> You will, for a moment, have to think of fractals as having nothing to do with
> images - they do however have everything to do with self-likeness and finding
> patterns in what appears to be randomness.
> Now, the idea of fractal compression is not to be able to compress fractals
> which have been expanded - that is a relatively easy task. You don't just
> determine whether a data set has a rich fractal property by looking at it.
> The patterns found in the data are usually impossible for us to see just by
> looking at the raw data. To convince you of this, you could easily write a
> recursive formula which produces an image and then look at it and not be able
> to see any patterns in the result. Chaos theory deals with finding order in
> apparent randomness. ie. you could look at a data file and say, "no that's
> not a fractal, that's a sequence of words" but there are definitely fractal
> patterns in that data sequence.
I think you are giving fractal a bit of a loose definition. A fractal
isn't any pattern, but a pattern that is self-similar at different levels
of scale. Chaos theory deals with finding order in *apparent* randomness.
True randomness will not compress, and fractal compression will only work
on data that repeats at different scales. Unfortunately this is not a
feature of many data sets.
In the late eighties, scientists attempted to fit fractals to everything
in nature. Sometimes they discovered fractal geometry in "random"
effects, sometimes they didn't. The important point is they were
investigating *nature*. Few elements of data we deal with are natural,
with the exception of natural images, sounds (not music, it seems that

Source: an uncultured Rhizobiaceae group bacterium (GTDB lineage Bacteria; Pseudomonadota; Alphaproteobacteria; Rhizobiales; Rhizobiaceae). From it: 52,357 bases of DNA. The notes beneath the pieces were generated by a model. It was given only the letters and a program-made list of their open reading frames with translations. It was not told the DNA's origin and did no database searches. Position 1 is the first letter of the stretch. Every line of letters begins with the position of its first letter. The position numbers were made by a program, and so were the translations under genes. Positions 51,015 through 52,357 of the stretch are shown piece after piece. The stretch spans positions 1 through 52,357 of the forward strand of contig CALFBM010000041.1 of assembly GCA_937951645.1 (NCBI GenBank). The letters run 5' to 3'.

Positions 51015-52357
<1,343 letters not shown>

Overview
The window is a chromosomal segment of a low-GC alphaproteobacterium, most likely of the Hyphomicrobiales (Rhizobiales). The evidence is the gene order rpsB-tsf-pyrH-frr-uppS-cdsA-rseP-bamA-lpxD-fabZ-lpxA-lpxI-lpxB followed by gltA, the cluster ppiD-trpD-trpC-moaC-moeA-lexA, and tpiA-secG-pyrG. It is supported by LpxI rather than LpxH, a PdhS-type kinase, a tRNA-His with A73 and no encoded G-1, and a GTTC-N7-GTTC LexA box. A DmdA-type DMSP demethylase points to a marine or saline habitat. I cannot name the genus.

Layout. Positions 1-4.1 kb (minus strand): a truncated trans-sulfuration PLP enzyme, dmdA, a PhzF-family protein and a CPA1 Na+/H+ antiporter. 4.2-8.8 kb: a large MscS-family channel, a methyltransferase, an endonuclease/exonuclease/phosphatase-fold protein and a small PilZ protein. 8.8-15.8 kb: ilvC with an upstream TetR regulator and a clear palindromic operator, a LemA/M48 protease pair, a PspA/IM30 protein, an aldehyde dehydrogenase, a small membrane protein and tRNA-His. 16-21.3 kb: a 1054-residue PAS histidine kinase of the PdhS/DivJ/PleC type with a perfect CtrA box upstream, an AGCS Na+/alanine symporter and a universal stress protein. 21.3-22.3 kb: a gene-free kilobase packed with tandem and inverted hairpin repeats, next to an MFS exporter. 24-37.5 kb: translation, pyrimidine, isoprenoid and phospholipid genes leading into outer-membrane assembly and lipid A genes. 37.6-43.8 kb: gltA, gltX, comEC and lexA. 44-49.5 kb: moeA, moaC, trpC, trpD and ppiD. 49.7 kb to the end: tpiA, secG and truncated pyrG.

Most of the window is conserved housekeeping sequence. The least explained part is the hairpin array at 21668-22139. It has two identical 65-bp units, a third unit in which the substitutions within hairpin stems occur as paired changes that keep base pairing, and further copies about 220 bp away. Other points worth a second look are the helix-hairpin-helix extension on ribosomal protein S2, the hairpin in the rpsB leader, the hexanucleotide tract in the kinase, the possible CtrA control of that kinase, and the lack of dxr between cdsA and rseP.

music designed along fractal concepts general ends up in elevators), and
stock exchange prices (think about it a second, and it is obvious they
recursive, a little longer and you can see they are fractals. Spend some
money to predict them, and you'll soon go broke). Documents, while
displaying patterns, are not fractal. Basically, gzip will always do a
better job on the written word them then any fractal algorithm.
> It is generally impossible to find one formula which will best compress a
> whole file. The file must be divided into sections each with their own
> fractal properties. By separating parts of the file, you can increase the
> level of compression because different parts of the file may have fractal
> properties very different from other parts of the file.
As you split up the file, you have to store more information to put the
pieces back together again. Because of this you start getting diminishing
returns on each split. The first is a big gain, but the twentieth may use
up more space then number nineteen.
> > Now this was from some researchers about two years ago, and things might
> > be better now, but I wouldn't go investing in a fractal compression
> > company just yet.
> Would have been good to invest 2 years ago.
> There are other researchers who were more successful then (I won't name
> > Sorry, this wouldn't work (IMHO). There are theoretical limits to how far
> > you can push lossless compression (which is what you want for data, not
> > images). An encyclopedia isn't fractal in nature (self similar at
> > different scales), hence would not compress using this technique.
> It's amazing isn't it. No-one can pinpoint the exact limit but we are always
> getting closer to it. Different data would have different limits ofcourse - a
> file full of 0's would have an obvious limit - or not so obvious! Think about